Managing with open values

Managing with open values

How can open principles help us rethink conventional management practices? This interview series explores that question—and more.

Doodles of the word open
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This interview series highlights the complexities of managing with open values—of using open values to engage, empower, and create the most important relationships in the organization: those between manager and associate.

The managers you'll meet in this series all come all different companies in different industries. They all have varying levels of experience with open source, open culture, and open principles. But all their stories accentuate both the benefits and the challenges of exploring what managing with open values means to them and their unique teams.


Read and listen to the series

A carrot and a stick.

Employee engagement is critical in high-performing organizations. But do we really understand what makes people feel committed to their work?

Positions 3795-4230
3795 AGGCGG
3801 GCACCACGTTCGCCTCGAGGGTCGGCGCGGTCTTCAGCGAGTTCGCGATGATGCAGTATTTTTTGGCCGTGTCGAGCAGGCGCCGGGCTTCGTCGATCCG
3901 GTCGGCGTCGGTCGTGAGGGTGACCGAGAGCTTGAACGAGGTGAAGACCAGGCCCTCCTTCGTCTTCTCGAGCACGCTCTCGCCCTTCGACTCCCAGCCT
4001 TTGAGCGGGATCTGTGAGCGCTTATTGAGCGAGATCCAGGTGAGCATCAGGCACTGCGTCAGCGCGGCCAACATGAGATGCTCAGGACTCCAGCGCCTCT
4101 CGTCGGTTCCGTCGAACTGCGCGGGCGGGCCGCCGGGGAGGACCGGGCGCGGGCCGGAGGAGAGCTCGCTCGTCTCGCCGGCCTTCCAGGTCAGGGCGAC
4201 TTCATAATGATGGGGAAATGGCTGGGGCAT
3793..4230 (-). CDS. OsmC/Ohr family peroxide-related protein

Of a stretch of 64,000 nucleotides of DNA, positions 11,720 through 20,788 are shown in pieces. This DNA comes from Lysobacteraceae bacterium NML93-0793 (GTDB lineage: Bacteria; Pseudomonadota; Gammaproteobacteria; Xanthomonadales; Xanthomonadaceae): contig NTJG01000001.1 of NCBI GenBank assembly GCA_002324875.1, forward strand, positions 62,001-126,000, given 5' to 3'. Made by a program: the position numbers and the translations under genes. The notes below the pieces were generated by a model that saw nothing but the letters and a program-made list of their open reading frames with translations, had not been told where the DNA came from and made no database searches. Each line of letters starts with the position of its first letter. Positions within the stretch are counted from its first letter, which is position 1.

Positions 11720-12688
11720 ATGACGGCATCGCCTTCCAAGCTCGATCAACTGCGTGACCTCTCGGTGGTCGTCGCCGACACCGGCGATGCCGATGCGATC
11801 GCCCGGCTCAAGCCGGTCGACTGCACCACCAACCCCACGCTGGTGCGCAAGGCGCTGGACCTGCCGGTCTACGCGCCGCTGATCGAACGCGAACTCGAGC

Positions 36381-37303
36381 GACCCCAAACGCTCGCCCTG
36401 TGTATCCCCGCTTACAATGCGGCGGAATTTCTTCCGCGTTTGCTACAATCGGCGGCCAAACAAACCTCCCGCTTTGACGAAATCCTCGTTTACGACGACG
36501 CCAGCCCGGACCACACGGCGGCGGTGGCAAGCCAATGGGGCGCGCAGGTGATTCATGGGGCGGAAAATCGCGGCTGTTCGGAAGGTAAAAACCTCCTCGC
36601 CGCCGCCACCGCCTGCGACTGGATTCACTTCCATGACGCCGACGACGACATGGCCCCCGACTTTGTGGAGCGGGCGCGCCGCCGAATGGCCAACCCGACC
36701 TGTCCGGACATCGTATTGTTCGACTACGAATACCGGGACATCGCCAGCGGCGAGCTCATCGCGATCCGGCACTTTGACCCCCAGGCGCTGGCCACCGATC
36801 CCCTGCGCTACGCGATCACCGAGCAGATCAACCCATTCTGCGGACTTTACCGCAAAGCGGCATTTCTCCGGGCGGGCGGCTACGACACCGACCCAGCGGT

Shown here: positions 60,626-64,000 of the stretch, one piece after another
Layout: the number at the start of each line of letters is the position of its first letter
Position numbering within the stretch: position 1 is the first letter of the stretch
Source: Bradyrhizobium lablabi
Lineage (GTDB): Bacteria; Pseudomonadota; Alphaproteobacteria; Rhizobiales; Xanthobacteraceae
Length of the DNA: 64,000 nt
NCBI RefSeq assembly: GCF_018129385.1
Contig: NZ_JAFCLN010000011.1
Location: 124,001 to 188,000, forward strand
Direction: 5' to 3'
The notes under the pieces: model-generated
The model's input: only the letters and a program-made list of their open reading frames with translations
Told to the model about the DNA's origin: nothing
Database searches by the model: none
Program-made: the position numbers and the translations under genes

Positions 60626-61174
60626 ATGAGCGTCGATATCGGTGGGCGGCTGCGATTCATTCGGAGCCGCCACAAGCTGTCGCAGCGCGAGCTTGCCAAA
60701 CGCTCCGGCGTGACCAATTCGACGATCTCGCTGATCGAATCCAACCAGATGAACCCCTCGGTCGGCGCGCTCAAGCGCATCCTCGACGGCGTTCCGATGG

Media ladder

What does great management look like in an open organization? DeLisa Alexander of Red Hat explains a new, open resource that paints one vision.
Open Lego CAD

Managing openly can feel intimidating. One manager explains why it's worth the risks.
Tug of war

In some organizations, a cultural aversion to openness is strong. How can managers overcome it—and create a new sense of shared purpose on their teams?
Two different business organization charts

Being more transparent and collaborative in our management practices can lead to feelings of inclusion, support, and belonging on our teams.
Brick wall between two people, a developer and an operations manager

How does transitioning into management change someone's view of working according to open principles?
Ship sails in the sky

In an open organization, the best kind of manager is the one that sets context and empowers others to do their best work.
Pull to open here

How can managers empower other managers to lead with open principles in mind?
Women talking

How can managers know if other leaders are cultivating an open culture? Ask the people they impact every day.

About the author

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Heidi Hess von Ludewig - Heidi Hess von Ludewig researches networked workplace creativity from the systems perspective, which means that she examines the relationships of multiple elements within the workplace that influence how individuals and groups perform innovative and creative work. She spent over fifteen years in the software industry performing a variety of roles, from developer to analyst, for Fortune 500 companies before receiving her PhD from North Carolina State University in 2014. Her research informs the...